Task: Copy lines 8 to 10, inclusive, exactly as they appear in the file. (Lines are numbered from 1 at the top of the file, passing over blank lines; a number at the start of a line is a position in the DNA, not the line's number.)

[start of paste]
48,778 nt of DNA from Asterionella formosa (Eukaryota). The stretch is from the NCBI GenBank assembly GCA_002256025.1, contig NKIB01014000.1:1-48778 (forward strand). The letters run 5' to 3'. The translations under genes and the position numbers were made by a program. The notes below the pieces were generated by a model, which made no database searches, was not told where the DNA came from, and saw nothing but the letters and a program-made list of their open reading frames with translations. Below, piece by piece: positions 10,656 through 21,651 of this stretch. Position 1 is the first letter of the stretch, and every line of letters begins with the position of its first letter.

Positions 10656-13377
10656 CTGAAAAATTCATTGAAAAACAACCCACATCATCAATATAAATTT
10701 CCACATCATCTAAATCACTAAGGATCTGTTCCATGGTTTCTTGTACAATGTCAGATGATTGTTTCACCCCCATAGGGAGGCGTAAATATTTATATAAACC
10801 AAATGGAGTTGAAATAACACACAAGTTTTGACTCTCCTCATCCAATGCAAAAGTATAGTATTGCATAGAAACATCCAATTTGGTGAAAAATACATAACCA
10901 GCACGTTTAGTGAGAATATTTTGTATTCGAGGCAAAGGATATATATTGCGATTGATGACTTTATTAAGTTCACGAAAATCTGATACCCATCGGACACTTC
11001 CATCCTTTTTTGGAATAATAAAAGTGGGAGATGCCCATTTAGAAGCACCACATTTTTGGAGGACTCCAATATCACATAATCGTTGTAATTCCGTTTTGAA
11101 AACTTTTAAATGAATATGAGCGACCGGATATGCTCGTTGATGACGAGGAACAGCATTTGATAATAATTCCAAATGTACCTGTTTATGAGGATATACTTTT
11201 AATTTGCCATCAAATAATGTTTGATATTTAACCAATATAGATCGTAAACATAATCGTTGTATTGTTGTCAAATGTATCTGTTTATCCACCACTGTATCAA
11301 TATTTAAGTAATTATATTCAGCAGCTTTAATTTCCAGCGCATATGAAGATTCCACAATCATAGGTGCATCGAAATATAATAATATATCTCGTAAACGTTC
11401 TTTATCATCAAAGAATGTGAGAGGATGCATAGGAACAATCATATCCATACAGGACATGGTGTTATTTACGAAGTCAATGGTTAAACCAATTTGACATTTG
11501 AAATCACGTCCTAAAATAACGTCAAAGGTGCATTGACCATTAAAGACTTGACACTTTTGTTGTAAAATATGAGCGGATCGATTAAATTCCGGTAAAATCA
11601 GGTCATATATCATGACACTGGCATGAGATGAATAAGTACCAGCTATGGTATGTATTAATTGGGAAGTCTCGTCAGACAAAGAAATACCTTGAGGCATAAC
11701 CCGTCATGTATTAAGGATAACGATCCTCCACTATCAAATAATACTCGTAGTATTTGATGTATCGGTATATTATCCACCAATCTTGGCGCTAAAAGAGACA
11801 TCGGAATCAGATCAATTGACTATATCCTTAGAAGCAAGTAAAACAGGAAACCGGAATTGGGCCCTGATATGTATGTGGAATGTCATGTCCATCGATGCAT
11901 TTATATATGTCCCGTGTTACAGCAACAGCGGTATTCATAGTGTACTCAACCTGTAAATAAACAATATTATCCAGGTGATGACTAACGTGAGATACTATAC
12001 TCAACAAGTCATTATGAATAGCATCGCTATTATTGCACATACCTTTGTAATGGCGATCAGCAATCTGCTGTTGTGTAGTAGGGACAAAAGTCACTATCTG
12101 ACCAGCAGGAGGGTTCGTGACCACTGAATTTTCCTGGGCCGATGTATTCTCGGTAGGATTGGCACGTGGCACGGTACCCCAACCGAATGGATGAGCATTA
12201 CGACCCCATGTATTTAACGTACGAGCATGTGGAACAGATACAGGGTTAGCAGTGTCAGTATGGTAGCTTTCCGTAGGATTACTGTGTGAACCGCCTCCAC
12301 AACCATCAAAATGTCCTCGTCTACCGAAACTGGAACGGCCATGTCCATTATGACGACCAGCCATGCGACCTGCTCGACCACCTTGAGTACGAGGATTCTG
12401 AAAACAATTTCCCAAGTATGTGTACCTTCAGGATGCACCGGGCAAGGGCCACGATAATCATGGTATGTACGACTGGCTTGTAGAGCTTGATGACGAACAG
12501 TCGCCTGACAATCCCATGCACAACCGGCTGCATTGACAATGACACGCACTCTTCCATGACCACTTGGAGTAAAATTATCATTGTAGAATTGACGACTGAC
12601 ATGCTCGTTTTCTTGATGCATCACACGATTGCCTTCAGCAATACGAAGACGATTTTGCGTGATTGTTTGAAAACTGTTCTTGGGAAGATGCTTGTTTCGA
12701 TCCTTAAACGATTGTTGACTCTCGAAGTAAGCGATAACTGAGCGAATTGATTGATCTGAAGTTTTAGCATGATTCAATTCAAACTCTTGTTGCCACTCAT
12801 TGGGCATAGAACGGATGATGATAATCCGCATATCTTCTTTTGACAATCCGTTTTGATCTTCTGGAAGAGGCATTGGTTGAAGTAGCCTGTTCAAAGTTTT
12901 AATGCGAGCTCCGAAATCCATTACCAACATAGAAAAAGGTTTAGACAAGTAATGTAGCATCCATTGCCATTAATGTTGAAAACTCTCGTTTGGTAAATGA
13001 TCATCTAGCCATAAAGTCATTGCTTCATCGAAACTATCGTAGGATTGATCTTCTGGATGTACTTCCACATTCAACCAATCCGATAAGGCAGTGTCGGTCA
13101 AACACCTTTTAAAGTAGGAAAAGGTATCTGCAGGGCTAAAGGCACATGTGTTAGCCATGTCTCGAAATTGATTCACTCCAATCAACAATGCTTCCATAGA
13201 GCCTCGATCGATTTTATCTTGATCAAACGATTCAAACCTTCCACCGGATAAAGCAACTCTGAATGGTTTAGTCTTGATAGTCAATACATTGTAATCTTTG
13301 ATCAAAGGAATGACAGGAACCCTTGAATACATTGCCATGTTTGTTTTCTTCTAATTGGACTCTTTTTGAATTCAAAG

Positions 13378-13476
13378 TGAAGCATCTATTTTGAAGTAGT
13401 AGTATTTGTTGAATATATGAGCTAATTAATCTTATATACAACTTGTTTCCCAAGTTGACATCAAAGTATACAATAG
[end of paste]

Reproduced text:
11101 AACTTTTAAATGAATATGAGCGACCGGATATGCTCGTTGATGACGAGGAACAGCATTTGATAATAATTCCAAATGTACCTGTTTATGAGGATATACTTTT
11201 AATTTGCCATCAAATAATGTTTGATATTTAACCAATATAGATCGTAAACATAATCGTTGTATTGTTGTCAAATGTATCTGTTTATCCACCACTGTATCAA
11301 TATTTAAGTAATTATATTCAGCAGCTTTAATTTCCAGCGCATATGAAGATTCCACAATCATAGGTGCATCGAAATATAATAATATATCTCGTAAACGTTC